When you flush the toilet, do you know where your shit goes? Sure, in most cities, it flows into the main sewer system until it reaches a waste-water treatment plant somewhere on the outskirts of town. But then what happens to it? Do you have any idea? If your first response is, “Ask somebody who cares,” then you need to read David Waltner-Toews’s The Origin of Feces. Now.
Despite its goofball title and jokey tone, The Origin of Feces is a deeply serious work of environmental science that strives to do for how we think about shit what Eric Schlosser and Michael Pollan have done for how we think about what we eat. In just more than 200 breezy, gag-filled pages, Waltner-Toews argues that by crowding people into cities and animals onto factory farms we have turned shit from a vital part of a healthy ecosystem into a toxic waste that must be managed. “We are taking a brilliantly complex diversity of animal, plant, and bacterial species,” he writes, “and transforming them into a disordered mess of bacteria and nutrients. We are transforming a wonderful complex planet into piles of shit.”
Unlike journalists such as Schlosser, Pollan, and Malcolm Gladwell who have led the charge in recent years to popularize abstruse scientific findings for lay readers, Waltner-Toews is himself a veterinarian and epidemiologist who teaches population medicine at the University of Guelph, near Toronto. Unfortunately for American readers, Waltner-Toews is also a Canadian whose new book is published by an independent Canadian publisher, ECW Press, which means The Origin of Feces will have nowhere near the public profile of a new Gladwell or Pollan tome.
This is a crying shame. I cannot think of a more necessary work of popular science since Pollan’s The Omnivore’s Dilemma and Schlosser’s Fast Food Nation, which together pulled back the curtain from the American agricultural-industrial food complex and helped kick the slow-food movement into gear. In some ways, though, those books had an easier time of it. While industrial feedlots and food processing plants may be largely invisible to most consumers, we eat the results of this industrial approach to food, which in a lot of cases tastes pretty awful. You don’t have to be an organic farming purist to be willing to pay a little extra to buy whole foods that taste better and, by extension, do slightly less damage to the planet.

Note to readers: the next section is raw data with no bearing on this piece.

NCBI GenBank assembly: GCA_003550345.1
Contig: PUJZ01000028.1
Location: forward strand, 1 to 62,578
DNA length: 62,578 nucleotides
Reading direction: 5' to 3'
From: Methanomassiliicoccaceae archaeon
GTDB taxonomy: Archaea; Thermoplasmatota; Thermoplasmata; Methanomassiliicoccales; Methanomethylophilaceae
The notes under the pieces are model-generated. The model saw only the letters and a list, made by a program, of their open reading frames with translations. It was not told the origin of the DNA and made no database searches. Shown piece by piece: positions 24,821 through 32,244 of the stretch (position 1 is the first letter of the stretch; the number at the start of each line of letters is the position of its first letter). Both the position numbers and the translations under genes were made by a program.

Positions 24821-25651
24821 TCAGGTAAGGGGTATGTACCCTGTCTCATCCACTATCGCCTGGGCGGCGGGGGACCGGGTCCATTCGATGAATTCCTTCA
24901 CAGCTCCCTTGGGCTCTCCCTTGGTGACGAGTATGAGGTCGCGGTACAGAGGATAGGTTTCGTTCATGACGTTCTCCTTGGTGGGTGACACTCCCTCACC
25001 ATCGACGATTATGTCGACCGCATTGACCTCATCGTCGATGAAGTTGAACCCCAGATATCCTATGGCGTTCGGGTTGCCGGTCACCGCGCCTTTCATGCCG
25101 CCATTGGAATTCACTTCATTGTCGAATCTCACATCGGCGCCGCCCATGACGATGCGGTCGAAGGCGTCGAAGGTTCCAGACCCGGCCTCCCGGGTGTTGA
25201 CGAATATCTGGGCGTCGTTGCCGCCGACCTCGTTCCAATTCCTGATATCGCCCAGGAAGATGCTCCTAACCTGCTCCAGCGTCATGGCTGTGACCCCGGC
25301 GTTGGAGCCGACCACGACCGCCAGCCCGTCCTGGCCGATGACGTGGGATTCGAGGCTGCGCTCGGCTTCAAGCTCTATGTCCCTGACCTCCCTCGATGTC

No matter how pure your eating habits, however, your shit still stinks, and unless you are living in a yurt in the wilderness, it still gets flushed into the same sewage-treatment system that everybody else uses. Like so many of the systems that undergird a modern industrial society, waste management is opaque to everyone outside a tiny coterie of specialists — until, of course, there is an outbreak of food-borne illness or a fish-killing algae bloom caused by agricultural runoff, in which case we run around looking for villains, who are almost by definition not ourselves.